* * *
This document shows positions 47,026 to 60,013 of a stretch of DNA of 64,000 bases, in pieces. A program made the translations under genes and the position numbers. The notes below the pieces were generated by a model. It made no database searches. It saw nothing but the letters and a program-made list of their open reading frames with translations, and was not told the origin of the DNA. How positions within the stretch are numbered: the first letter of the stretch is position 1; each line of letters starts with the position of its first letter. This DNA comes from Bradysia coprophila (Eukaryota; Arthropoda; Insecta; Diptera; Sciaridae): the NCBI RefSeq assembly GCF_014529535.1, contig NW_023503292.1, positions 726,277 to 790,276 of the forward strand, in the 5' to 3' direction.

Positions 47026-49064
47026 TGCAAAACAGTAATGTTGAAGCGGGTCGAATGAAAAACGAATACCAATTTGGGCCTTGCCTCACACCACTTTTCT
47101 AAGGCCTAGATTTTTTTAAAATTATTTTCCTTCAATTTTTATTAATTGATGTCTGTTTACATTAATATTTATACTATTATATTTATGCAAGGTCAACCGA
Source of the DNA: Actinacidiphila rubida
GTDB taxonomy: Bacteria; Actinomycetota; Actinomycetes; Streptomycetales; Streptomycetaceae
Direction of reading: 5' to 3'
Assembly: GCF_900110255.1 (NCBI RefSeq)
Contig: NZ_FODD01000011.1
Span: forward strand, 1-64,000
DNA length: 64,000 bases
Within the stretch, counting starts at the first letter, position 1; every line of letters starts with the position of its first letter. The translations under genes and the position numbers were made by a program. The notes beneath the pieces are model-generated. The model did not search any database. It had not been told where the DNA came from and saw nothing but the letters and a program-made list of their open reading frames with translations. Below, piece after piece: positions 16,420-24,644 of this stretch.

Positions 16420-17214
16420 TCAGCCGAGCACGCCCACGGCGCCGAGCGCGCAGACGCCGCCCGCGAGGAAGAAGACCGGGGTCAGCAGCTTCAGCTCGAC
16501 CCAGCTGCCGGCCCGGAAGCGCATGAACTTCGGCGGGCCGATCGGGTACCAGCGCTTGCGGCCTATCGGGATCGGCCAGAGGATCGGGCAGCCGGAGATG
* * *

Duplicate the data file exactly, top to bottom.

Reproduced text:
This document shows positions 47,026 to 60,013 of a stretch of DNA of 64,000 bases, in pieces. A program made the translations under genes and the position numbers. The notes below the pieces were generated by a model. It made no database searches. It saw nothing but the letters and a program-made list of their open reading frames with translations, and was not told the origin of the DNA. How positions within the stretch are numbered: the first letter of the stretch is position 1; each line of letters starts with the position of its first letter. This DNA comes from Bradysia coprophila (Eukaryota; Arthropoda; Insecta; Diptera; Sciaridae): the NCBI RefSeq assembly GCF_014529535.1, contig NW_023503292.1, positions 726,277 to 790,276 of the forward strand, in the 5' to 3' direction.

Positions 47026-49064
47026 TGCAAAACAGTAATGTTGAAGCGGGTCGAATGAAAAACGAATACCAATTTGGGCCTTGCCTCACACCACTTTTCT
47101 AAGGCCTAGATTTTTTTAAAATTATTTTCCTTCAATTTTTATTAATTGATGTCTGTTTACATTAATATTTATACTATTATATTTATGCAAGGTCAACCGA
Source of the DNA: Actinacidiphila rubida
GTDB taxonomy: Bacteria; Actinomycetota; Actinomycetes; Streptomycetales; Streptomycetaceae
Direction of reading: 5' to 3'
Assembly: GCF_900110255.1 (NCBI RefSeq)
Contig: NZ_FODD01000011.1
Span: forward strand, 1-64,000
DNA length: 64,000 bases
Within the stretch, counting starts at the first letter, position 1; every line of letters starts with the position of its first letter. The translations under genes and the position numbers were made by a program. The notes beneath the pieces are model-generated. The model did not search any database. It had not been told where the DNA came from and saw nothing but the letters and a program-made list of their open reading frames with translations. Below, piece after piece: positions 16,420-24,644 of this stretch.

Positions 16420-17214
16420 TCAGCCGAGCACGCCCACGGCGCCGAGCGCGCAGACGCCGCCCGCGAGGAAGAAGACCGGGGTCAGCAGCTTCAGCTCGAC
16501 CCAGCTGCCGGCCCGGAAGCGCATGAACTTCGGCGGGCCGATCGGGTACCAGCGCTTGCGGCCTATCGGGATCGGCCAGAGGATCGGGCAGCCGGAGATG